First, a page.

Activities: I worked part and full time all four years that I was student at Rutgers, but still found time for studies in the Honors program, laboratory research in order to graduate with a BS and political activism in relation to the issues of the time.
What attracted you to Rutgers University and the Honors/Scholars Program?
Rutgers offered me access to affordable excellence in higher education. I am so grateful, as it is absolutely what initiated my passion for and commitment to public education.
Why did you choose your major and minor?
Very early on I had an interest in the human mind, which led me into Psychology. And certainly this persisted, as today I am a neuroscientist. I attribute my minor choice to the University's good sense in requiring Women, Culture and Society as a graduate requirement for all students. This course was so riveting and eye-opening, that in combination with my political passions my choice of Women's Studies as a minor was clear.
Tell us a little bit about what you're doing now. What was your first job after Rutgers? Where do you live?
I am a neuroscientist providing brain-based professional development to educators, workshops to parents, and enrichment directly to students. I conducted molecular research in stroke recovery as a PhD student and hormones and behavior research as a Postdoctoral Researcher, both of which were at the University of Southern California. I was as an undergraduate instructor in neuroscience and psychology at Moorpark College, as well as a graduate instructor for psychotherapy students at Antioch University.
In addition to my consultant work in the public and private sectors, I am Vice President of the Culver City Unified School District Board of Education, where I use my expertise in organizational culture and education to enhance the experience and outcomes of all students the District. I am a parent of two children, Audrey (10) and Bruce (6), who are students in this district where we live in beautiful Culver City, CA. My husband, Hector and I, live next door to my parents, which, in combination with our strong community relationships, allows us to really have the village be part of our parenting philosophy.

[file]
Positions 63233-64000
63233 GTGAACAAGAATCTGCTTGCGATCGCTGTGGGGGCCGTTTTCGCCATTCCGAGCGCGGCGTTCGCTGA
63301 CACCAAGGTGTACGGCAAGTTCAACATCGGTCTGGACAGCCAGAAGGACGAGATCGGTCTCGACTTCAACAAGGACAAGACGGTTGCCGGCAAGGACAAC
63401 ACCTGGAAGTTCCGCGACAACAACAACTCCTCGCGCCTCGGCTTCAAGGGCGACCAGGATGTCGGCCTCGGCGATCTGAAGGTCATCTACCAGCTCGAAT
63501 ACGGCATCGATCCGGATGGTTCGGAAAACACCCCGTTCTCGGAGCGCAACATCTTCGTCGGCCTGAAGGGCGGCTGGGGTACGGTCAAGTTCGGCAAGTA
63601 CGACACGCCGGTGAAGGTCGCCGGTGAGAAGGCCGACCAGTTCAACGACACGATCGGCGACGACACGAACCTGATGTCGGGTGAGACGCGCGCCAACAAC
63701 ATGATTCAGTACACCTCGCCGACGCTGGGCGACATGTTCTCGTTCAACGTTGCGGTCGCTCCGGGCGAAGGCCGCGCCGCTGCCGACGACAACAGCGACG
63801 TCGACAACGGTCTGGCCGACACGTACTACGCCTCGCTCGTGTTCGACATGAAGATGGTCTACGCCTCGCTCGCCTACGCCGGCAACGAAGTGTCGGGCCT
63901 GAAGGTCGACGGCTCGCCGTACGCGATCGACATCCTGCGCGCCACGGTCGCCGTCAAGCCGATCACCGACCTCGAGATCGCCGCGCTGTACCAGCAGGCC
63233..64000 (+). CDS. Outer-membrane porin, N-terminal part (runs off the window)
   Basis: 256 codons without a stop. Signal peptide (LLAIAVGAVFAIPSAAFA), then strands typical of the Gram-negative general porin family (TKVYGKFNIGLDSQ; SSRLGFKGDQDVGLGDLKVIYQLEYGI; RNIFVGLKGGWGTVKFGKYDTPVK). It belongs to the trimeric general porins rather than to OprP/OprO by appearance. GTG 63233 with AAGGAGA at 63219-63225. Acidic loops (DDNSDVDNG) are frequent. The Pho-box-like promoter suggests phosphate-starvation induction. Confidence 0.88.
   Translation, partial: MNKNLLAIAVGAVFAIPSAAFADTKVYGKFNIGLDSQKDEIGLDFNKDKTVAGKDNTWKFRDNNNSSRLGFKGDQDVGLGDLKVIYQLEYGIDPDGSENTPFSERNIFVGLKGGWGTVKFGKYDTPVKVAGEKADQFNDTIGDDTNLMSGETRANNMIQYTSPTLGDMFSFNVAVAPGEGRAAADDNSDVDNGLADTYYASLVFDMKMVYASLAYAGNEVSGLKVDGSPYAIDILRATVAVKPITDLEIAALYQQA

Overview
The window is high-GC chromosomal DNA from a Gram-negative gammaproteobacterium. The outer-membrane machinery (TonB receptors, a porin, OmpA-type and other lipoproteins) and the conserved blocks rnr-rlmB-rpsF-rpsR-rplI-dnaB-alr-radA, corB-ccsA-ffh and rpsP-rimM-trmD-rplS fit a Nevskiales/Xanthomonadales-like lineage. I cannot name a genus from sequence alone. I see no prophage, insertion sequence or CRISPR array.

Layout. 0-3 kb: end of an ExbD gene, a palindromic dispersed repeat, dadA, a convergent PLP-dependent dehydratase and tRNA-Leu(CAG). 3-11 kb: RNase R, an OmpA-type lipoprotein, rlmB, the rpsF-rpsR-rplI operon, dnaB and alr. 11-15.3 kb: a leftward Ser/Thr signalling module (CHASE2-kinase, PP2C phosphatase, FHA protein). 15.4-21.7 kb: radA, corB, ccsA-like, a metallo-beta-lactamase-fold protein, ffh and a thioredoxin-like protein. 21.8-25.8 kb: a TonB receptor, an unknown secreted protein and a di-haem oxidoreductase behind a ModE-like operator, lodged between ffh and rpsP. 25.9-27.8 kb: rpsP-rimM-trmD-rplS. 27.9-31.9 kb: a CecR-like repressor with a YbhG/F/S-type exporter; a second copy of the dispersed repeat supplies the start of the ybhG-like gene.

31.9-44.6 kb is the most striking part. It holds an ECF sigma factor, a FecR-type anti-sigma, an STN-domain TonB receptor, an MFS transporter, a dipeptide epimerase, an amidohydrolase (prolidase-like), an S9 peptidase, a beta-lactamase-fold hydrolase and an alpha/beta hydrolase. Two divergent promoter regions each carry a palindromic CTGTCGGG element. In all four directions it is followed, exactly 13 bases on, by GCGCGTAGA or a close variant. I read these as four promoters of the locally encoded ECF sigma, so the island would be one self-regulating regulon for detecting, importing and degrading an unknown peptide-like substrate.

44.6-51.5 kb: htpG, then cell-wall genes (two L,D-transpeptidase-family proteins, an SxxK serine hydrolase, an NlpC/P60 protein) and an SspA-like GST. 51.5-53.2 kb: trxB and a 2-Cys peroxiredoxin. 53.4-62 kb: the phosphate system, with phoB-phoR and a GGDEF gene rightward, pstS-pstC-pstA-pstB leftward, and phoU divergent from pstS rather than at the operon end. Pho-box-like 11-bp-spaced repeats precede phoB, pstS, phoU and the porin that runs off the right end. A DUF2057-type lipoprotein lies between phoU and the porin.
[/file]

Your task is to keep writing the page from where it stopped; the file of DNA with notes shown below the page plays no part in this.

What has been your greatest professional and/or personal accomplishment since you graduated Rutgers?
I received the most votes to be elected to the Culver City School Board in November of 2015.
Was there a class and/or experience at Rutgers that led you to pursuing your current career?
Certainly my psychopharmacology at Rutgers inspired my first fascination with the biology of the brain. I was so enthralled that I would try to come home on weekends and teach the material to my poor parents. Even they could see then that the brain was a source of engagement for me. We could never have predicted neuroscience graduate school at that point, but I can look back now and see that it was a sliding door moment.
What three words describe your experience at Rutgers and the Honors/Scholars Program?
Enriching. Enlightening. Transformational.
How has your Rutgers and Honors education benefited you in your post-Rutgers life?
My college friendships have lasted my lifetime, and I always connect strongly with other graduates of RU that have made it out to the West Coast. But perhaps more than those social aspects, the passion for learning that Rutgers inspired in me is what has led me to continually pursue education as a pathway. I was a student for years after Rutgers and have continued to be passionate about education in both my business owner and my elected official capacities. It is without question, what drives me.
What advice do you have for our current SAS Honors Program students?
You form special relationships with your Honors peers. Hang on to those and treasure them. Seek out mentorship. You have access to incredible role models in the Honors program. Even if that unique professor/student relationship doesn't fall into your lap, go out and seek it. It will propel you further than you can ever travel alone.